Her case was one of 387 that year in which county child protective services “screened in” allegations of “unborn child abuse” across Wisconsin for further investigation, and one of 67 with “substantiated” claims that a pregnant woman had harmed her fetus by using drugs or alcohol.
Human embryos and fetuses — which the law terms “unborn children” — came under the auspices of Wisconsin’s Department of Children and Families in 1998. Amid the national “crack-baby” hysteria, politicians and press euphemistically called Wisconsin’s Act 292 the “cocaine mom” or “crack mama” law.
Legal scholars say such laws undermine pregnant people’s bodily autonomy — particularly for those who are poor or women of color who are more likely to be involved with the child welfare or criminal justice systems.
“They said they were doing it for my baby, but they were hurting him too,”
One woman, Alicia Beltran of Jackson, Wisconsin, even ended up in shackles in 2013 due to past drug use, despite testing negative for all substances except Suboxone, which she used to wean herself off Percocet, during her pregnancy.
Says Michele Bratcher Goodwin, a law professor at the University of California Irvine: “In terms of civil liberties, I mean, there’s nothing more extreme.”
About 400 cases a year
Since 2007, Wisconsin authorities have screened in an average of 382 complaints annually, meaning that about one pregnant person per day is investigated for unborn child abuse. But with limited publicly available data from the Department of Children and Families — and court records shielded from public view — it is unknown how many women, like Loertscher, have ended up incarcerated due to noncompliance. It is also unknown how many mothers have lost custody of their infants after birth because of the law.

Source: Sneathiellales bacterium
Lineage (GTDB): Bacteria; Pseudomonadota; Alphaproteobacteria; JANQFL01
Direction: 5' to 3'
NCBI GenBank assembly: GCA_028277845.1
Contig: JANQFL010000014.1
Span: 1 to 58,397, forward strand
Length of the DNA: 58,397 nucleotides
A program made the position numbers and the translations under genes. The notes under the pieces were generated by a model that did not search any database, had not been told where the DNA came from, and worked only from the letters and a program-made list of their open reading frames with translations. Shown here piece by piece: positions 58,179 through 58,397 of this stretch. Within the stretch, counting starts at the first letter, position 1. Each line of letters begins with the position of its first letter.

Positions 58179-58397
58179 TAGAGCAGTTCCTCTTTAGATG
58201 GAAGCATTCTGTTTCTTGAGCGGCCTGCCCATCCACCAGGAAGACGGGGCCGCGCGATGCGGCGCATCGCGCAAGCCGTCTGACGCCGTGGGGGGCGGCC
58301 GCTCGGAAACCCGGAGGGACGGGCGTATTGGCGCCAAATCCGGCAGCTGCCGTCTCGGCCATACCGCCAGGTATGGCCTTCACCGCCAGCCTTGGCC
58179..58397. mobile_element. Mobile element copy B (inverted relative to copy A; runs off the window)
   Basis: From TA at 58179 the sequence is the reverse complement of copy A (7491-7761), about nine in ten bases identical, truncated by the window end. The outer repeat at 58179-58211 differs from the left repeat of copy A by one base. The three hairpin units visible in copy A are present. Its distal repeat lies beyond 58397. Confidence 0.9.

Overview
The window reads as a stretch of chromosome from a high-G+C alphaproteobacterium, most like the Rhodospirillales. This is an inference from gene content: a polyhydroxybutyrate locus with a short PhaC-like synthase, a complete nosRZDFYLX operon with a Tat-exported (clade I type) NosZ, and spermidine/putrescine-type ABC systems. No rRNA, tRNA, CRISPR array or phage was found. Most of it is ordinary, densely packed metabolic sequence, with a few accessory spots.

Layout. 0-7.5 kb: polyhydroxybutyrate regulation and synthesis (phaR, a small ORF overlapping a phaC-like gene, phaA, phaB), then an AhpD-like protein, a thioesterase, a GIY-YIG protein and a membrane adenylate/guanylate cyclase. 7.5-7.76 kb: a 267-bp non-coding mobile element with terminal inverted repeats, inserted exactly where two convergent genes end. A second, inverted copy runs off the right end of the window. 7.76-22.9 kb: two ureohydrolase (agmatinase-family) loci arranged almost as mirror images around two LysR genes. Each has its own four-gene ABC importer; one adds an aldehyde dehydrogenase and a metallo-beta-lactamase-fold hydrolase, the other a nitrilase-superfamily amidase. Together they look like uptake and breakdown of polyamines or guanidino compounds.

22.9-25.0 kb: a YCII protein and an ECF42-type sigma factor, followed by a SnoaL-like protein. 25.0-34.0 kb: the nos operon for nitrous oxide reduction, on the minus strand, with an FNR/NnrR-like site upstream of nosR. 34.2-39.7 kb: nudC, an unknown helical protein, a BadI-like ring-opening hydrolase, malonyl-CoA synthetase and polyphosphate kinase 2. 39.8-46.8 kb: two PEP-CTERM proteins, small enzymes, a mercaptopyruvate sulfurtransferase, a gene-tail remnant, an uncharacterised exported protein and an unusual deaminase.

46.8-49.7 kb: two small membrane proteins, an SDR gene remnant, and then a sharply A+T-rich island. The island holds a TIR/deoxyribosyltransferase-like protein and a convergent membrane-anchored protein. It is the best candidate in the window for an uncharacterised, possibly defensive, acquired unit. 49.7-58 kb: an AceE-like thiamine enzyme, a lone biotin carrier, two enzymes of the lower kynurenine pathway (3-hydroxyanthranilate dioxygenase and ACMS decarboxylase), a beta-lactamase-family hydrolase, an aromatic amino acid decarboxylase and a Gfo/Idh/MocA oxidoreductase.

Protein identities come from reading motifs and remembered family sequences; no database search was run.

Yet separation happens far too often, suggests one self-described “jaded” state public defender who only agreed to speak anonymously for fear of repercussions on her clients. She says Act 292 enables “the systemic kidnapping of children from women — and families, sometimes — who have struggled with addiction.”
A recent investigation by The Marshall Project, The Frontier and AL.com, co-edited and published in partnership with The Washington Post, found that since 1999, more than 50 women have been charged with child neglect or manslaughter after testing positive for drug use following stillbirth or miscarriage.
Since its enactment, Wisconsin’s fetal protection law has weathered two high-profile challenges. Loertscher’s legal team — which included now-Attorney General Josh Kaul — was most successful, securing a federal court ruling that deemed the law unconstitutional. But the win was brief, and due to a technicality, the law remains in effect today.